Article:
That’s what he called it, Sal Pinna, a man who’d been homeless for 20 years. He called the life the rest of us live a normal life, which meant — for him — a kitchen and a television and a door he could lock behind him. Oh, and a television not ruled by other shelter guests, but by him, with his own remote.
“When am I going to have my normal life?” he’d ask me, and I didn’t know enough to tell him “April 23, dude. You’ll get it April 23.”
Through the work and dedication of some incredible people, Sal got his normal life on April 23, and I wrote about it wrote here for the Hartford Courant. The column will run Sunday, and I will get credit for housing Sal, when really, all I did was dog him for five months. The people who should get the credit are the Fabulous Sara Capen Salomons, of Journey Home, the lead agency on Greater Hartford’s 100-day challenge to end chronic homelessness; the Tireless Sarah Simonelli, of Chrysalis Center, and the Never-Say-Die Nate Fox, Center Church‘s Warburton Director of Outreach Ministries. They were the ones who helped Sal through the byzantine system to the point where he could sign a lease on a one-bedroom apartment in Hartford, and move in.
The photos were taken by Jon Olson, whom I’ve known for decades as one of the most soulful shooters, ever. He contacted me after the first few stories about Sal ran on WNPR, and asked if he could take some pictures. For free. Jon’s a freelancer, and freelancers often work for peanuts, but Jon’s work is at a level where the non-profit organizations involved in the 100-day challenge couldn’t afford him. He’s that good. When I told him he was nuts, he replied that he and his son, Milo, volunteer to make sandwiches at a local shelter, and to him, this was just one more way to give back.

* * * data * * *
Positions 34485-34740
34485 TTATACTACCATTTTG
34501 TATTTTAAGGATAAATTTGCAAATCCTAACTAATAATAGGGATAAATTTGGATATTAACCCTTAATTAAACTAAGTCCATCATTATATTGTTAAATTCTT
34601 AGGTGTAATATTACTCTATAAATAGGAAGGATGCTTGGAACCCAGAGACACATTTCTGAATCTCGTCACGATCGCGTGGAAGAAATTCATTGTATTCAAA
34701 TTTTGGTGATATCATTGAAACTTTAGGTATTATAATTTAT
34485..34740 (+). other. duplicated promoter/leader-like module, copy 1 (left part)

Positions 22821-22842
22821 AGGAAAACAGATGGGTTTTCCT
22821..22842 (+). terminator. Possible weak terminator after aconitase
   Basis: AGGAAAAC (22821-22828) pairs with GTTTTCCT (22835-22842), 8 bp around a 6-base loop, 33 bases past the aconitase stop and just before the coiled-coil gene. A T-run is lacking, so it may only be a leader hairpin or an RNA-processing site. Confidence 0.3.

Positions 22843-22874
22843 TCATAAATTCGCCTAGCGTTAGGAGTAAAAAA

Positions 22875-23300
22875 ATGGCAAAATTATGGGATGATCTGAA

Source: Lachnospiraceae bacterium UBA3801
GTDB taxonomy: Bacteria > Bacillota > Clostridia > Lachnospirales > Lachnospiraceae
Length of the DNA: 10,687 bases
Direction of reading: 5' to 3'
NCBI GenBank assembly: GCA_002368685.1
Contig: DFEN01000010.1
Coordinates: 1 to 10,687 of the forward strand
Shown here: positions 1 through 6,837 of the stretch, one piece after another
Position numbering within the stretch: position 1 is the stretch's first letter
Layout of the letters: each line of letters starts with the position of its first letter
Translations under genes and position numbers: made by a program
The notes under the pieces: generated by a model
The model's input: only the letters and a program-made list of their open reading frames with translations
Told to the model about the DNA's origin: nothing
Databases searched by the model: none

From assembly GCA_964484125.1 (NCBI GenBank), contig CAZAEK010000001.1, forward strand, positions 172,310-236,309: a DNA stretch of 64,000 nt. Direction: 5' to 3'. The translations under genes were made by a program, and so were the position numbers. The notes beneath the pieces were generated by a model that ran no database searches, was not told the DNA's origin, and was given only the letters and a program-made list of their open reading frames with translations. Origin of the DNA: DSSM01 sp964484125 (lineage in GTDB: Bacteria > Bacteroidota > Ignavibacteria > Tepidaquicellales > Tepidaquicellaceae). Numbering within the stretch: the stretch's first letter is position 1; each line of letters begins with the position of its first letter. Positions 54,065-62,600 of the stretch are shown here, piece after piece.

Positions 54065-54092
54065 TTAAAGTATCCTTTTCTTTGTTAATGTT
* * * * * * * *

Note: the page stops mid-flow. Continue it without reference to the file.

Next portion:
Sal opened right up to Jon. Sal even let Jon follow him to where he was sleeping rough — this when Sal wouldn’t tell me squat, and I knew Sal longer.
I hope this helps you understand that homelessness is preventable, and getting people into housing makes all the difference, for them, and for us.
One last thing. Jon took that incredible photo up top. Sara Salomons took the photo on the left, just a couple of weeks later. Different guy, right? Note that Sal, who is a dude, is holding his remote. In his normal life, he can watch what he wants to watch. In his normal life, he can sit on his charcoal gray couch and enjoy some solitude, and lock the door behind him.
One last thing, for real: I have a story running on WNPR’s “Where We Live” on Monday at 9 a.m., or thereabouts, about Sal, and about how we got here with homelessness. Call in! Heckle!